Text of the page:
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Forget The Trivia, Here’s What Really Mattered In Jeddah – OpEd

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By Faisal J. Abbas*

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And so US President Joe Biden concludes his visit to Jeddah. As Air Force One took off and began to vanish over the horizon, so did long weeks of unprecedented speculation, cynicism and second guessing.

It was regrettable to see how what should have been serious discussion of this important visit was too often trivialized by what would otherwise be nothing more than social media fluff. It was even more regrettable that some of our esteemed colleagues in reputable American media organizations were tempted to focus on the superficial optics while ignoring the substance.

They would perhaps have been better advised to ask themselves, what does the average American voter really care about? Do they seriously believe that a truck driver in Michigan, for example, feeling the pinch from inflation and soaring fuel prices, really cares who greeted Biden at the airport in Jeddah? Or whether there was a handshake or a fist bump? Wouldn’t it be rational to assume that he would be more concerned with the fact that Saudi Arabia — the world’s most significant oil producer — just confirmed its intent to increase its output to full capacity and restated its longstanding commitment to stabilize energy markets?

“The Kingdom will contribute to this field to increase its production capacity to 13 million barrels per day, and after that the Kingdom will not have any additional ability to increase production,” Crown Prince Mohammed bin Salman said at a regional gathering attended by Biden.

As for us Arabs, it was unimaginably refreshing to hear Biden explicitly say that it was wrong for America to walk away from this region. We are delighted to see Washington finally realize what we have been trying for so long to explain: If you leave a vacuum, it is going to be filled by others — and you may not like who they are.

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Of course, many are now asking: “So, what did Saudi Arabia or the participating countries at the GCC+3 summit get out of it?” The answer is simple. We got the three words we have been waiting so long to hear: America is back!

However, welcome as those three words are, they prompt a question that is so obvious it has become almost a cliche: Yes, America is back, but for how long?

This is where we, the GCC+3 — Saudi Arabia, Bahrain, Kuwait, the UAE, Qatar, Oman, Jordan, Egypt and Iraq — must realize that the Jeddah summit, far from being the chequered flag, is in fact only the starting line. What a waste it would be if all the time and effort that went in to organizing this summit, aligning Arab points of view, and the enormous diplomatic back and forth that persuaded Biden to signal the US commitment to this region, were all for naught.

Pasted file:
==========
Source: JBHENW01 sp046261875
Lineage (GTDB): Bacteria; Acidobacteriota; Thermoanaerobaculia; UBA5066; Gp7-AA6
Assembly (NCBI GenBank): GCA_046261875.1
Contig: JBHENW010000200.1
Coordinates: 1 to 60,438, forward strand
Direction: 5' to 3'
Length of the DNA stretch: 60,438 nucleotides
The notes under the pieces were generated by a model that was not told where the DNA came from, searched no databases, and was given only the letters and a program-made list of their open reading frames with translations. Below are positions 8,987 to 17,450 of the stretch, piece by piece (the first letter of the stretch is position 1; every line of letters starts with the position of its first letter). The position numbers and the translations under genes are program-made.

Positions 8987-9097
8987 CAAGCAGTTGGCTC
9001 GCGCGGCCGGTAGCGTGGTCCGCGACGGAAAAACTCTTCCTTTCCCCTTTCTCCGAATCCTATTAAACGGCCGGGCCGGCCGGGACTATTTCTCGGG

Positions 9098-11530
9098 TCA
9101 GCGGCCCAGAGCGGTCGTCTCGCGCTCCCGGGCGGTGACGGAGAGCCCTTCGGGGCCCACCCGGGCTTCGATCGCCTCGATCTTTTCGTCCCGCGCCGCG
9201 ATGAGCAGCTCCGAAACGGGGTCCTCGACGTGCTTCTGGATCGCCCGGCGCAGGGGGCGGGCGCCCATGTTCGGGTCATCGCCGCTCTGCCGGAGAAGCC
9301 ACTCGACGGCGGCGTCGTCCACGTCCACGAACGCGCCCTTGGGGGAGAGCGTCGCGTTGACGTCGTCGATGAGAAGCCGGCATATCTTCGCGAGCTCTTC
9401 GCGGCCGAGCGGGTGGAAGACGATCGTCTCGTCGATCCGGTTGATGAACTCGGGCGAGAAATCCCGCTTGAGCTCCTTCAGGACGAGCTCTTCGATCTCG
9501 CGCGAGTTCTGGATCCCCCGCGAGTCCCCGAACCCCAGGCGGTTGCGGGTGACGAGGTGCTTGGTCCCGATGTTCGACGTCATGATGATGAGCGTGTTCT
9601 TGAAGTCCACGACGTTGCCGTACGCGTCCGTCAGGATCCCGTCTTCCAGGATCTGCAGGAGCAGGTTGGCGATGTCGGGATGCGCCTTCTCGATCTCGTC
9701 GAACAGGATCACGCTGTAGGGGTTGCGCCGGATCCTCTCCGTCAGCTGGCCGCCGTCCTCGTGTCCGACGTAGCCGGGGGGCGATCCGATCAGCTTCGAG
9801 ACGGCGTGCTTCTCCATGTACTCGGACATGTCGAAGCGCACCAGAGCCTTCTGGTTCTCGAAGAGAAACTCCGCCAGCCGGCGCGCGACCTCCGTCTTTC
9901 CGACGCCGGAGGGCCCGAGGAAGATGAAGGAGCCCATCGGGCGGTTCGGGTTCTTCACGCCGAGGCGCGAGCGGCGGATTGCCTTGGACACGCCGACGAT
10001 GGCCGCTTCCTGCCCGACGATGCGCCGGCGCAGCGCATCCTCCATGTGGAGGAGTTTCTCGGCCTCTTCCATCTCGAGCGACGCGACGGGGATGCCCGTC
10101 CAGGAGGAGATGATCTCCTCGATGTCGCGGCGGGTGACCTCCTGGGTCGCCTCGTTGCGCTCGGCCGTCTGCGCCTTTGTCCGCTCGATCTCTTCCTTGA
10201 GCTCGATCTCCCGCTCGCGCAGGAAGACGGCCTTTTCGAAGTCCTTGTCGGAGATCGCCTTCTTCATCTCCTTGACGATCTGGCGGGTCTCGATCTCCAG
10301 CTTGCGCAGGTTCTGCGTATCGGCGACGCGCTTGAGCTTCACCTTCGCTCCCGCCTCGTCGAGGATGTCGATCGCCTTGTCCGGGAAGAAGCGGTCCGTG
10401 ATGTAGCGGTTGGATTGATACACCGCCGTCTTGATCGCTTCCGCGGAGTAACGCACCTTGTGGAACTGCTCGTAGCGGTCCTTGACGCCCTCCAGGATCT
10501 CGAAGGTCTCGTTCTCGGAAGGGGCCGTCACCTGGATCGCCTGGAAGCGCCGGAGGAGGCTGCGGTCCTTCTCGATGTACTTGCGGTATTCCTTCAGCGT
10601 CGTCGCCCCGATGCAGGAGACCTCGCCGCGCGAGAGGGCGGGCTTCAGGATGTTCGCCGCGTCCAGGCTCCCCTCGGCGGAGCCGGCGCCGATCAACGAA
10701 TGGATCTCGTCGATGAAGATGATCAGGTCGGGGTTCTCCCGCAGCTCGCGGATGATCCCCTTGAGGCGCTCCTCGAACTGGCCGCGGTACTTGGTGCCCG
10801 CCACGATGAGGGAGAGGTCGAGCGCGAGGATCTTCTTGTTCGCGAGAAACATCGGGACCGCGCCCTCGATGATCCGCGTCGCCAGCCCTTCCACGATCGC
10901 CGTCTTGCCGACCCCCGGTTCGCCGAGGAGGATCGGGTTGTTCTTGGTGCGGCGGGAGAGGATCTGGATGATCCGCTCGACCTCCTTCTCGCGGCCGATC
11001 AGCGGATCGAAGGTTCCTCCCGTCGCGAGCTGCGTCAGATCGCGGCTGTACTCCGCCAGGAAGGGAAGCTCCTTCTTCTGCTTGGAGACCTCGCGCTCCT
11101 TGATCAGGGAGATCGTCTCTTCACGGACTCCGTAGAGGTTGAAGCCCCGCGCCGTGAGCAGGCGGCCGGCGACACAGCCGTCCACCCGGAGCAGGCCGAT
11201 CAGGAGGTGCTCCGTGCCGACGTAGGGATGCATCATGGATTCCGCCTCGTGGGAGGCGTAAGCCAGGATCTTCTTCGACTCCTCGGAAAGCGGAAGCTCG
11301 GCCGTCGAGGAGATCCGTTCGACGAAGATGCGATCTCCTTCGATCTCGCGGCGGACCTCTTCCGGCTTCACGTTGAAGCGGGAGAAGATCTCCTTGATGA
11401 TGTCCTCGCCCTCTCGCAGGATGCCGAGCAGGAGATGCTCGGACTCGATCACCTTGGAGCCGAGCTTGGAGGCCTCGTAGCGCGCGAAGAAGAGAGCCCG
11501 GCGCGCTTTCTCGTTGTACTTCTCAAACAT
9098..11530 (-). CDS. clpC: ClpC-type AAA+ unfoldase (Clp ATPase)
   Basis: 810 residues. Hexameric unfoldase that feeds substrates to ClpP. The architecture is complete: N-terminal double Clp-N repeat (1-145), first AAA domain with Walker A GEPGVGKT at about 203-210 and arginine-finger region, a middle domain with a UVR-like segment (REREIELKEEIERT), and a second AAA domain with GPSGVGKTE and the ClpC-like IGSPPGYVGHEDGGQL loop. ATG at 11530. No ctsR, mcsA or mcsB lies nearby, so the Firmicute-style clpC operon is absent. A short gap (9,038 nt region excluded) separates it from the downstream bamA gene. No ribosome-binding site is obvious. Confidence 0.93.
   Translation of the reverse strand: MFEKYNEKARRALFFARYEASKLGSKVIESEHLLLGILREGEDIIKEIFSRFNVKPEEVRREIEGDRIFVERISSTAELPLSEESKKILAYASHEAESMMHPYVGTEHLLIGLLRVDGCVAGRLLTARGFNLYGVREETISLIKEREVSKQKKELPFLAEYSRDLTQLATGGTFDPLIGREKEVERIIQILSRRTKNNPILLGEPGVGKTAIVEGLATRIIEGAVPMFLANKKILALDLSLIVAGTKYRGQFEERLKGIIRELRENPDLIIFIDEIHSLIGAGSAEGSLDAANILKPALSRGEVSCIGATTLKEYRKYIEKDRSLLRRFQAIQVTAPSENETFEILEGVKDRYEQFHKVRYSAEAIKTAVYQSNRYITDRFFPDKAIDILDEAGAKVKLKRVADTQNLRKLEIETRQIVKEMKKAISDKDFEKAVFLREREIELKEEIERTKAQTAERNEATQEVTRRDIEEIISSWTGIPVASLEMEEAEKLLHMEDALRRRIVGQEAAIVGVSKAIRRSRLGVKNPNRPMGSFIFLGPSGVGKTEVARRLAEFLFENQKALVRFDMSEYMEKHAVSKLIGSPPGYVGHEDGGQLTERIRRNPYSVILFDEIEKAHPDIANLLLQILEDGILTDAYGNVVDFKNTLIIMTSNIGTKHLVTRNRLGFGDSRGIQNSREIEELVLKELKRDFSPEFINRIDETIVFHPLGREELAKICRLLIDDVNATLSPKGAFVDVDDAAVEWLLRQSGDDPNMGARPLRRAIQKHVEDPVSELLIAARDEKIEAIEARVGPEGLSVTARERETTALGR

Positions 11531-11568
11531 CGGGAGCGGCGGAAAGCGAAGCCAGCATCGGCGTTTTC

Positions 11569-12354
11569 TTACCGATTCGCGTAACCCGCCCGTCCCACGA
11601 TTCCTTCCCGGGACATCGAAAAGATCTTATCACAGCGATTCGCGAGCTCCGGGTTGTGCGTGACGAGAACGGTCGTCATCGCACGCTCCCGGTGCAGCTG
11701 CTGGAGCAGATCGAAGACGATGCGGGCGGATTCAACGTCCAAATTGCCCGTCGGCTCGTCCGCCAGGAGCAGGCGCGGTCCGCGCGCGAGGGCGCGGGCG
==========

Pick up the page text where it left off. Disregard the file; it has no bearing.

To avoid that outcome we must never forget that America is a democracy, and the nature of the beast is that its leadership will change every four or eight years. This means working closely and tirelessly with both Republicans and Democrats, and remembering that for every lobbyist for one Arab cause there will always be dozens of others competing for the same or opposing interests.

The conclusion of the summit also brought a curtain down on issues that have been long rumored. There is clearly no likelihood of an America-led Arab ‘NATO,’ or a military alliance with Israel against Iran. There was also no truth in the speculation that the visit would bring the grand reveal of a Biden-brokered normalization deal between Saudi Arabia and Israel. What is true, as Crown Prince Mohammed bin Salman told The Atlantic magazine a few months ago, is that Israel could be an important ally of Riyadh provided a just solution for the Palestinian issue is found.

“So, what did Saudi Arabia or the participating countries get out of it?” The answer is simple. The three words we have been waiting so long to hear: America is back!

Faisal J. Abbas

Most importantly, I believe the biggest achievement of the past few days for us in the Kingdom is that Biden finally got to see the new Saudi Arabia for himself. This is significant because it puts the enormous reforms that have been taking place here into perspective; the president and his team saw first hand how this transformation will not only secure a more prosperous, tolerant and stable Saudi Arabia, but also serves the whole region and American interests too.

• Faisal J. Abbas is the editor in chief of Arab News

Arab News

Arab News is Saudi Arabia's first English-language newspaper. It was founded in 1975 by Hisham and Mohammed Ali Hafiz. Today, it is one of 29 publications produced by Saudi Research & Publishing Company (SRPC), a subsidiary of Saudi Research & Marketing Group (SRMG).

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